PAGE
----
Each city has a big bus terminal with all the bus companies selling tickets from little offices next to one another: visit a few to ask how much they charge (ida is one way, ida y vuelta is a return), and ask to see the bus if you want to know what you’re getting into.
Trips may be several hours or they may be overnight, or all day. On smaller routes going through villages and isolated areas, you can expect to travel alongside campesina (indigenous) women in pollera and pigails, transporting anything from chickens to potatoes or clothes for sale in the markets, other foreigners, and locals of all persuasions. The ladies selling snacks will be there if your bus is an overnight one.
Enjoy the scenery, the hairpin bends and the craggy mountain passes, or the steamy cloud forest climbs, as well as long tracts of Inca road or Spanish colonial pebble dash that make the bus rumble. Take your polar coat, a big bottle of water, some biscuits, your iPod, a little torch and some toilet roll (toilet stops on the way won’t stock it).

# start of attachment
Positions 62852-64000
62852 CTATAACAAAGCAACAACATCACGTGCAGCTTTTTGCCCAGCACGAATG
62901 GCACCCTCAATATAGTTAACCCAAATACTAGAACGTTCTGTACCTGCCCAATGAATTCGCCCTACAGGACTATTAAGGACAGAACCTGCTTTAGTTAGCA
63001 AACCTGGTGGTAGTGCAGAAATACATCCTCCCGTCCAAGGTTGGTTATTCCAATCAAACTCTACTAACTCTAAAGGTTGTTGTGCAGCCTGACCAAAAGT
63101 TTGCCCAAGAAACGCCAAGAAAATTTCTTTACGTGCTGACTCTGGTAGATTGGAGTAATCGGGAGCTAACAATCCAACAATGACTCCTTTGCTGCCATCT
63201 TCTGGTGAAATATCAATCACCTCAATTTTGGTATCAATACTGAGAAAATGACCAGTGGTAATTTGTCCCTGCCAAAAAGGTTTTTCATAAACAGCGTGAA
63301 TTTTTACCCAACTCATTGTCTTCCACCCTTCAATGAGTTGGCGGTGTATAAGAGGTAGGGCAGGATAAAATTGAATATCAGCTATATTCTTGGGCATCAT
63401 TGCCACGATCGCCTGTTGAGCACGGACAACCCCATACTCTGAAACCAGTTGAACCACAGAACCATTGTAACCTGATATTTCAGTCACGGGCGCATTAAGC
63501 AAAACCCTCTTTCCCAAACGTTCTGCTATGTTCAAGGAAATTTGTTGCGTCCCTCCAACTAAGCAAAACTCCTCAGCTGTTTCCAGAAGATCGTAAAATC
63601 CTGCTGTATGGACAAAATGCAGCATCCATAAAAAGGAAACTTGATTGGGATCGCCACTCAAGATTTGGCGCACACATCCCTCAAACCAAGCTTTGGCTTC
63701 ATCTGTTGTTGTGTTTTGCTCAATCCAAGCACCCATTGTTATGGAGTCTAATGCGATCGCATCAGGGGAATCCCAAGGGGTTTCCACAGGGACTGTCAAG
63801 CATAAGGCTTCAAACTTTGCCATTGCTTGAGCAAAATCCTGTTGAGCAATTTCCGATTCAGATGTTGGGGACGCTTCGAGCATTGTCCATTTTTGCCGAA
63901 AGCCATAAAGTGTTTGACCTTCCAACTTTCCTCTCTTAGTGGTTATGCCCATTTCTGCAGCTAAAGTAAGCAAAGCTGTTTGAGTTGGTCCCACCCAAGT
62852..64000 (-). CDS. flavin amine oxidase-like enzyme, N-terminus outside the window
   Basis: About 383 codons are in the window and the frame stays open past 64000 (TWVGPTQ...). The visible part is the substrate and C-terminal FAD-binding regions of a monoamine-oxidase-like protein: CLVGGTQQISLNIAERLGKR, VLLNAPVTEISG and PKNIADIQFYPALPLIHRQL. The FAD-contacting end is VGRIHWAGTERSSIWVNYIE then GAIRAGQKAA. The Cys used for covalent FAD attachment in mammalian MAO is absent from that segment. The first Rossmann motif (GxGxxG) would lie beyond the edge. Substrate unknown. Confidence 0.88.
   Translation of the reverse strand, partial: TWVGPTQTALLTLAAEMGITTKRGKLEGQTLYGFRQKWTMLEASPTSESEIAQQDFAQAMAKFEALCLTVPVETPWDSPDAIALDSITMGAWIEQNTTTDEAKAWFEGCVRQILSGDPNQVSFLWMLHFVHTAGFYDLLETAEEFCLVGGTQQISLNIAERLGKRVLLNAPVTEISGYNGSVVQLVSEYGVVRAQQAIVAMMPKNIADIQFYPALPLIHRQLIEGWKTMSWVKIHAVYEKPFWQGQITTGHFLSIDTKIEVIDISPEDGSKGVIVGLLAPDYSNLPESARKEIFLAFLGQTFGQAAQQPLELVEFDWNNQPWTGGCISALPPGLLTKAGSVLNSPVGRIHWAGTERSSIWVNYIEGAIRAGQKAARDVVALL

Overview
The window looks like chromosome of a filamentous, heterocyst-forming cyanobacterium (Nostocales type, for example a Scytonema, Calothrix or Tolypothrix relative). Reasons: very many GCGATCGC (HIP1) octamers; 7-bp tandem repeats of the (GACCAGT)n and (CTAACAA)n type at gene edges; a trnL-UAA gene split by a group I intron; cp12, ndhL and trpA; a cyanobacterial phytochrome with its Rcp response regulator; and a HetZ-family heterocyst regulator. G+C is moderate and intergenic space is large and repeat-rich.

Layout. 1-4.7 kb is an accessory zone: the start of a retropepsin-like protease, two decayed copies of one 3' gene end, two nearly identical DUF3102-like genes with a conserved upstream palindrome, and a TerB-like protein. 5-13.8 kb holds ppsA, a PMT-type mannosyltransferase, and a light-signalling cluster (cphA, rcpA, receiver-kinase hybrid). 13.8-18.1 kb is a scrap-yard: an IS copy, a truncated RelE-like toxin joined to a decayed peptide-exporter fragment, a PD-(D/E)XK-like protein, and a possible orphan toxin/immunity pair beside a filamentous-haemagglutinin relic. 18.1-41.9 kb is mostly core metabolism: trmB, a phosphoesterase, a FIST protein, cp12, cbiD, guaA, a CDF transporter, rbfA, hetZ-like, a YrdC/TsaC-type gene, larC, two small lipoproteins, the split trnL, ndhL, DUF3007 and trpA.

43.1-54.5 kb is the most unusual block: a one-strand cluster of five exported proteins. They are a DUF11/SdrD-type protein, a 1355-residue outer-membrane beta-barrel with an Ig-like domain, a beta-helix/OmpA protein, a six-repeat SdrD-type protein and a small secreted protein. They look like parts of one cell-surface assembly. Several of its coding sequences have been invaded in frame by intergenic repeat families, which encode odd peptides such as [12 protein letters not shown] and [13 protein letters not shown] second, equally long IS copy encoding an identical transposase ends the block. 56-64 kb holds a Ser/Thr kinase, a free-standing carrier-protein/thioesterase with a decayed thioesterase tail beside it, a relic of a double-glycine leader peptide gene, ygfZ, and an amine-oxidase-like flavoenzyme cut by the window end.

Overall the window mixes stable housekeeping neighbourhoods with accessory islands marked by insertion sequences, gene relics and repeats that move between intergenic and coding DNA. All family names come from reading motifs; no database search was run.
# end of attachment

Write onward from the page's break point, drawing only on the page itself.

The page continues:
Any bus traveller coming into La Paz at first light will be open-mouthed at the sight, as the bus begins to descend from the mountains into the valley of El Alto, the sheer scale and steepness hits you in the face, millions of tiny houses battling gravity to cling to the mountainside, and a million lights blinking with promise.
More locally, Bolivian city transport relies on colectivos (shared taxis) and micros (minibuses) – always have a few Bolivianos in change handy to pay, and have your camera ready to take snaps of the carnival-styled micros that look more like they're ready to cart diablada dancers. The designated stops micros have are known to locals but not marked on the road; to ask a driver to stop you need to holler 'en la esquina, por favor!' (the corner, please!) to them in enough time for them to stop. It's not always a corner they're stopping at, but that's a catch-all term for a stop. Be loud or be unheard.